Many small businesses decide that human resources outsourcing is a winning choice.
An estimated 37% of small businesses outsource a business product.¹ It helps them scale, is cost-efficient, and gives many of them a compliant way to manage a vital HR function.
Landing on the type of HR outsourcing that best fits your business can be challenging. After all, there are several options. If you’re wondering which would serve your organization better, a PEO vs. HRO, read on for our in-depth comparison.
What is a PEO?
PEO is short for a professional employer organization. It’s a company that offers various HR outsourcing options to small and midsize businesses. Working with a PEO means entering into an employer partnership in which the PEO becomes the employer of record.
Depending on the agreement, a PEO partner will be responsible for several HR services. These may include payroll services, tax filing, health insurance benefits, workers’ compensation insurance, and avoiding or mitigating compliance issues.
In this co-employment relationship, the employer reports its wages under the PEO’s FEIN. This process puts the liability on the PEO.
What is an HRO?
Human resources outsourcing (HRO) companies also provide organizations with a host of essential HR functions. Companies can select the HR processes they want to hire the HRO to handle.
An HRO provider is considered a third-party provider instead of a co-employer, keeping responsibilities and liabilities with the client company.
Differences between PEOs and HROs
To make the best decision, organizations wanting to outsource human resources functions need to understand what both PEOs and HROs offer. It’s helpful to consider and weigh these 5 components.
Scope of services
Both options can cover a few HR tasks or almost every HR function, depending on business needs. Typically, however, a PEO provides a larger breadth of services, whereas an HRO provides companies with more targeted, pick-and-choose options.
A big difference between PEOs and HROs is where legal responsibilities lie. PEOs’ co-employer arrangements make them legally liable for all business risks. An arrangement with an HRO, however, is a basic third-party relationship. The employer retains control and the risks associated with that responsibility.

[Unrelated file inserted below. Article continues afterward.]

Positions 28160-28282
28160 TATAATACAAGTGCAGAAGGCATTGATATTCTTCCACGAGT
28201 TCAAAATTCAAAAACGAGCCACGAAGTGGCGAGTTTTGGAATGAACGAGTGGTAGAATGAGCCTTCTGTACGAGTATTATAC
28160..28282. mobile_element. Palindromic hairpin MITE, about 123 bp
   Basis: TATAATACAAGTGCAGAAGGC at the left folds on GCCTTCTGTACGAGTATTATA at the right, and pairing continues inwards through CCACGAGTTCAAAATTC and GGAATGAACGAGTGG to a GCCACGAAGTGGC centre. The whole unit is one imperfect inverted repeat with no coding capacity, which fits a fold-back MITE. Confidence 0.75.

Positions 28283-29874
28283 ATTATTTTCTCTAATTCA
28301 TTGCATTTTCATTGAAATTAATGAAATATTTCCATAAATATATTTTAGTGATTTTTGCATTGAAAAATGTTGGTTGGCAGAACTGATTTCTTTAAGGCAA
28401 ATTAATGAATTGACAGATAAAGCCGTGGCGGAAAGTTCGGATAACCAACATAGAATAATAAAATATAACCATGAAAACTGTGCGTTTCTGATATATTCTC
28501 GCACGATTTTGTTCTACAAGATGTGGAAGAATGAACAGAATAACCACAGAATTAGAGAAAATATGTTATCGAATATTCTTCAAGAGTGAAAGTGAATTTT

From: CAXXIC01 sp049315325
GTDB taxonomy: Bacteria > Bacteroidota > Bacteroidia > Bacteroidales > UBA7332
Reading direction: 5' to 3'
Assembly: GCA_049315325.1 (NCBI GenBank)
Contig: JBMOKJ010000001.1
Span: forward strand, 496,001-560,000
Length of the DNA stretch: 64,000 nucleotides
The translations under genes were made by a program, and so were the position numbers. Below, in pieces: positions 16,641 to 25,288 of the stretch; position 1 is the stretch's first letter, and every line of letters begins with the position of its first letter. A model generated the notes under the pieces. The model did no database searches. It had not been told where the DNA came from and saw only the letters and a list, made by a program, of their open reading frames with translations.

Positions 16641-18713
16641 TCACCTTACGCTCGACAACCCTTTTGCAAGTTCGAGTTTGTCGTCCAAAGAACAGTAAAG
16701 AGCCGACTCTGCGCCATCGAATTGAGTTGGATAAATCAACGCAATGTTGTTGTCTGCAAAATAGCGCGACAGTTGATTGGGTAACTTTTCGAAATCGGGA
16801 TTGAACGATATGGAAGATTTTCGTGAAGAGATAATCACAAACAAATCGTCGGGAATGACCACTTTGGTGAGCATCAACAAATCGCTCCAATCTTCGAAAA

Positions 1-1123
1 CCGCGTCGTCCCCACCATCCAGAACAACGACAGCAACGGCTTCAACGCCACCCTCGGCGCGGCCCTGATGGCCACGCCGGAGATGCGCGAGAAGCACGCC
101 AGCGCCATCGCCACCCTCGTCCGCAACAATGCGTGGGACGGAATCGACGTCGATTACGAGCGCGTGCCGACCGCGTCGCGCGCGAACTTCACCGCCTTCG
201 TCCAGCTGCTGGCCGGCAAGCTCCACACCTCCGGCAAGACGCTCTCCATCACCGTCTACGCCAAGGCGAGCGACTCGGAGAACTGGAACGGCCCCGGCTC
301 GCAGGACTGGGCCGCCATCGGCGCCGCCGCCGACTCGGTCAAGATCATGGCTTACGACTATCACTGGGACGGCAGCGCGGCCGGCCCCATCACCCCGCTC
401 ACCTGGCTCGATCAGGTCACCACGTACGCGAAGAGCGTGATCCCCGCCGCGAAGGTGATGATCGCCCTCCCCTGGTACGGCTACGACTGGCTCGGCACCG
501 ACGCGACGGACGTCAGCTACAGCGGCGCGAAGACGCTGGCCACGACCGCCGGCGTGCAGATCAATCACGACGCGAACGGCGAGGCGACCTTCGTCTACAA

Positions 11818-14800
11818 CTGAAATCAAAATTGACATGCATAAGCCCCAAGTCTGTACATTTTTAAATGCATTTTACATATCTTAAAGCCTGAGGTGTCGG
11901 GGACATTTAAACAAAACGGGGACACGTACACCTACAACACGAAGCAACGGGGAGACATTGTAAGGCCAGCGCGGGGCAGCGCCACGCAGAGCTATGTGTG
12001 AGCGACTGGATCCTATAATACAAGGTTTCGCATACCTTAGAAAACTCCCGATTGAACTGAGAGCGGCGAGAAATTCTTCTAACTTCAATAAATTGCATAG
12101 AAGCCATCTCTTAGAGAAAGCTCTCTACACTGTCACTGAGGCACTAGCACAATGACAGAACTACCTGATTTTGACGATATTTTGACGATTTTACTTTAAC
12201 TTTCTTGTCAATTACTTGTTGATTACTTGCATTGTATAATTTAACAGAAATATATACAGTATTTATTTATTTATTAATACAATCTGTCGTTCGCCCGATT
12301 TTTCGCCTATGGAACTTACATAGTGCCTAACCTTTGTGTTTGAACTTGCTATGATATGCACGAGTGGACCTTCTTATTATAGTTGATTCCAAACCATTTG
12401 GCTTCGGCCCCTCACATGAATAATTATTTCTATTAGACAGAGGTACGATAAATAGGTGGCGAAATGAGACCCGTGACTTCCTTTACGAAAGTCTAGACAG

PEOs tend to be more expensive upfront than HROs.
PEO costs usually involve a setup fee, which can be steep, and either a per-employee fee or a percentage of the total payroll every month. An HRO doesn’t usually charge a setup fee, and their cost-per-employee fee is usually lower than a PEO. However, HROs usually charge higher insurance premiums. Those can eat up the upfront cost savings an HRO provides.
An HRO company typically offers greater flexibility than a PEO. It’s easier for employers to choose as few or as many services as they want the HRO to handle. In addition, an HRO usually offers a wider array of benefits options.
Regarding insurance, companies can compare HRO vs. PEO vs. insurance brokers. Typically they find that PEOs only offer insurance options under their plan umbrella, which can seem limiting.
An arrangement with HRO companies doesn’t include risk management. While an HRO may offer advice, the employer is ultimately on their own. With the co-employer designation, the PEO shoulders the risk.
Deciding which option suits your business best
Every business owner considering an HR outsourcing solution should weigh the pros and cons of PEOs and HROs before choosing. These questions can help make the decision.
How big is your business?
Your business’s size packs a lot of weight into your choice. If you run a startup or small business, a PEO may be the best option to secure the assistance you need.
However, larger organizations may not need as much help. They might be better with an HRO to cover the skills gaps and specific administrative tasks that would otherwise fall through the cracks.
What do you need help doing?
Small business owners who would benefit from a turnkey solution for every HR function should choose a PEO. Conversely, for those who only need help with a few strategic services, an HRO is probably the better choice.
Do you already have an in-house HR team?
If your organization doesn’t have an HR department or employs a single HR professional, a PEO is a smart choice to build and manage these responsibilities. Companies with existing HR departments can hire an HRO simply to fill gaps in knowledge or cover HR overflow.
How much risk do you feel comfortable assuming?
If you want to mitigate your company’s risk, the co-employer relationship PEOs offer may look good to you. If this isn’t an issue, or you want to maintain complete control, consider an HRO provider.
PEO vs. HRO: The decision depends on your business goals
Growing businesses must implement processes to help them scale and thrive. By understanding the key differences between PEOs and HROs, you can make a decision that drives your business’s long-term success.
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